* Recognise your plants among the annual weeds,
* Short-cuts to organic control,
* How to reduce weeds AND grow your plants.
This page works on how to recognise annual weeds, and how to use effective tools, methods and materials that will remove them with least disturbance.
Annual weeds can grow all year but especially in the Spring and Fall time. The actual trigger usually comes from a few wet spring days. Although you may have hoped for rain to make your seeds and plants grow the same conditions bring on the weeds too. And the many rapidly overtake your few cultivated seedlings.
How To Control Germinating Weeds
Therefore one useful method of weed control is to germinate your plants in modules and seed trays and plant out. Then the secret to controlling the weeds comes with a natural organic material that is also an organic fertilizer.
This natural by-product prevents weed seedlings developing lateral roots. You can't use it where you sow seed, but if you plant out as suggested above then apply this material as described on the next link, your seasonal flush of annual weeds should then be controlled.
For more information on this
natural weed inhibitor click this link.
To find the product now click here.
Traditional hand weeding is not so bad. Some gardeners advise doing this when the soil has dried. A sharp hoe is used to slice the weeds at the surface. The annuals quickly whither and die in the sun and while it remains dry you won't get regrowth.
But in soft soil shortly after rain you can easily lift your weeds out whole, roots and all. A small fork see link below may help to loosen the earth. And with a firm grip you'll be able to pull the lot out. As long as the earth is not too wet to stand on this isn't a bad time for hand weeding small areas.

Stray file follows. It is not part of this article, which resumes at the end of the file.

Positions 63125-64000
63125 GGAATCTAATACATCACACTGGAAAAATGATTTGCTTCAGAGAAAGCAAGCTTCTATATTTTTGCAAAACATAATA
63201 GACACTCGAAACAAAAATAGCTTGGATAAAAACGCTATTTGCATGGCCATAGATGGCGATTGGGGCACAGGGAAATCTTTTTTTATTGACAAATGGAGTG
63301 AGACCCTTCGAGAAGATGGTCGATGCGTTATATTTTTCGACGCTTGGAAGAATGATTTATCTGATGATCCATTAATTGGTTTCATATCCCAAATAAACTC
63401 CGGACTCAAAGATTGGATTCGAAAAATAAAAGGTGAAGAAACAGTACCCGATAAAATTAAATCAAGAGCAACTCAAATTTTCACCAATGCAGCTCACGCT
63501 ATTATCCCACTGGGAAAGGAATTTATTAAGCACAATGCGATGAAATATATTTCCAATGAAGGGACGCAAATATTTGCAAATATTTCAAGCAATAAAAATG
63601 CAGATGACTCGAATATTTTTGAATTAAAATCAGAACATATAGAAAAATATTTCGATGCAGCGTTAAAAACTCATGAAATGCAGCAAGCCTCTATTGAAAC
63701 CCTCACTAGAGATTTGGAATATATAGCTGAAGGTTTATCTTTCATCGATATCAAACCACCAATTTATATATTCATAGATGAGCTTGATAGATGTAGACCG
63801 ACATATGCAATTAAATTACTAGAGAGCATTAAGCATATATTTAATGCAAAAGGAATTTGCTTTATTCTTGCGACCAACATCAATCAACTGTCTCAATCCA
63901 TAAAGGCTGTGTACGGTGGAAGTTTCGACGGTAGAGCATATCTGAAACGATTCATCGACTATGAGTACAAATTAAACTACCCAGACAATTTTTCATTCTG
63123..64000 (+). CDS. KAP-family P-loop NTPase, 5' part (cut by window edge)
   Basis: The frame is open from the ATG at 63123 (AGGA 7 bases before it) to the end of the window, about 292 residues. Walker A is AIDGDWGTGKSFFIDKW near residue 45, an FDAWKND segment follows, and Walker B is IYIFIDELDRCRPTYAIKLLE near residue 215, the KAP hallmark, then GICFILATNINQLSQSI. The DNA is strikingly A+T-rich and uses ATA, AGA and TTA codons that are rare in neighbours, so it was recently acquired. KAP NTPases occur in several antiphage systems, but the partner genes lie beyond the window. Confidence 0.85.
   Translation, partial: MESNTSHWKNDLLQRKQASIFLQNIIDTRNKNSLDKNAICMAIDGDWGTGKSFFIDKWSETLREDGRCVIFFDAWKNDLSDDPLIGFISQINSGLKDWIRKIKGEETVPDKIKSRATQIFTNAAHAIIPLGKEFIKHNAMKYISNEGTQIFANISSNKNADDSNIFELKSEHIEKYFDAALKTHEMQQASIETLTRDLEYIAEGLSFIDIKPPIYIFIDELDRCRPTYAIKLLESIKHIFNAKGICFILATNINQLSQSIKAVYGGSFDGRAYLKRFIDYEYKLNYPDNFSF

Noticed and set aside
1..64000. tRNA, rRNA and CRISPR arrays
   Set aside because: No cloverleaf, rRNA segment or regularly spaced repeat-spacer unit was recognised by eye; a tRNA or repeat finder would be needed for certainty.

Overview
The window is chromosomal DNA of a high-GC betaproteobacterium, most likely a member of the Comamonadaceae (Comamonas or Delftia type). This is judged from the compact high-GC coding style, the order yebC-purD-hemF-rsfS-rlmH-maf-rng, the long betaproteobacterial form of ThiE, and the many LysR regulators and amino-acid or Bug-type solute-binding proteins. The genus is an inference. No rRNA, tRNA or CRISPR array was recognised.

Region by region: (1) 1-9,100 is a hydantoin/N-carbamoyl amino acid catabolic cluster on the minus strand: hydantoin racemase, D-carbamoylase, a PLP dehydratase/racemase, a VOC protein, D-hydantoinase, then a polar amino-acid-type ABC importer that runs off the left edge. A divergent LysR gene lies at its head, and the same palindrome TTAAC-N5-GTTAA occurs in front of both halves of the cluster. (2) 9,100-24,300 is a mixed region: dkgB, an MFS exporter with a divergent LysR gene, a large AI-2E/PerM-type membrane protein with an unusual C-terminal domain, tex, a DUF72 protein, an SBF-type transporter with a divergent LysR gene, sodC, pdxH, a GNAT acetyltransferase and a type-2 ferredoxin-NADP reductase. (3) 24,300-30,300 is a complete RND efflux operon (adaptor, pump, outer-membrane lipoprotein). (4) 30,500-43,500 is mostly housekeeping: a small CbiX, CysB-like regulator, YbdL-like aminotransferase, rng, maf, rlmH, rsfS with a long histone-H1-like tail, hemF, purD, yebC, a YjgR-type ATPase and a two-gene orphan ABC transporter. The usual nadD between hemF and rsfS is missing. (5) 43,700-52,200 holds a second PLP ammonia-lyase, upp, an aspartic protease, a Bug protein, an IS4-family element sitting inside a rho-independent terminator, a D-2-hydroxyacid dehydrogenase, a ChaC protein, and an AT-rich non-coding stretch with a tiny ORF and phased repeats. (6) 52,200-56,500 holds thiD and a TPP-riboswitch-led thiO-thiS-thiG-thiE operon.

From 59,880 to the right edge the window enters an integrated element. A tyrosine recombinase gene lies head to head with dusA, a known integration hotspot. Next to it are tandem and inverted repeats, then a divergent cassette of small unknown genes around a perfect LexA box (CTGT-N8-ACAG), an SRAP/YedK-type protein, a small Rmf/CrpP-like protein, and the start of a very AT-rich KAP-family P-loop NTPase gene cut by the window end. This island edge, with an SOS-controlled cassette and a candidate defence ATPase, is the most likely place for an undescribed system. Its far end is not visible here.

Persistance pays off. Take my Dad's advice and whenever you go down the garden and pass an errant weed, root it out then and there. But let me add, that if your garden has lots of weeds don't worry about them.
Better to leave the weeds growing and the soil settled until you are ready to tackle them. Tackle large weedy patches in small manageable pieces and you'll get done. Only cut the lot down with shears before they set seed if you can.
How To Tell The Difference
Is It A Weed Or A Plant?
Can you spot the carrot seedlings among the annual weeds in this picture - right>>?
When you don't know what your seedlings will look like it helps to sow them in a straight line. Then look out for a line of similar looking seedlings.
Of course it's better if you can recognise your seedlings and are able to identify seedling weeds. You'll know which are the tiny annual weeds and which will be large perennial weeds.
Most seedlings have seed leaves that look different to the adult foliage. But after a little study it is not difficult to recognise a plant from the shape of its seed leaf alone. Indeed it makes a fun puzzle to test a gardener's knowledge - seed below to try it.
The picture right >> illustrates how seed leaves can look different to later leaves.
This annual weed is Galium aparine also known locally as Goosegrass, Sticky Willey, Cleavers... The whole plant is covered with small hooks but the clinginess helps you drag it out and gather it together.
One time I was directed to weed 3-5 foot holly shrubs but could not find them because they were totally smothered by Goosegrass. When you recognize the seedlings in autumn or spring you can get it out early. And you won't get caught by the hooked fruits and spread them. Take care to brush them off before moving on.
Another way to deal with annual weeds when broadcasting seed is to allow the weed seeds to germinate before you sow your seed. Then use a flame weeder to kill the seedlings before sowing your seed. This method reduces the weed competition.
Check the links above for more details.
More Common Annual Weeds
BITTER CRESS -
An annual weed commonly spread from pot grown plants in garden centres. Although not there to begin with, it now grows throughout my garden. It is commonly seen in greenhouses too.
Bitter Cress has an early start and several generations. Even small plants produce flowers. Their capsules shoot out the seed when they suddenly break open. It's easy to weed out - I'm nearly rid of it here.
This has ovate leaves on horizontally spreading stems with
a line of hairs down the side. White flowers produced virtually all year around but viable seeds are probably not set in winter.
Some organic gardeners harvest Chickweed for salads. But if not kept in the right place it will easily overgow your seedlings.
SCARLET PIMPERNEL -
It has a similar growth habit and similar shaped leaves to Chickweed but with tiny black spots underneath. Pretty scarlet flowers and spherical capsules are born on arching stalks.
Has a similar growth habit to the above, leaf margins serrated. The pretty blue/white flower petals hold together as a small tube when they fall off like confetti. The leaves are larger and so make a denser ground cover.
More annual weeds and photos to be added here... ...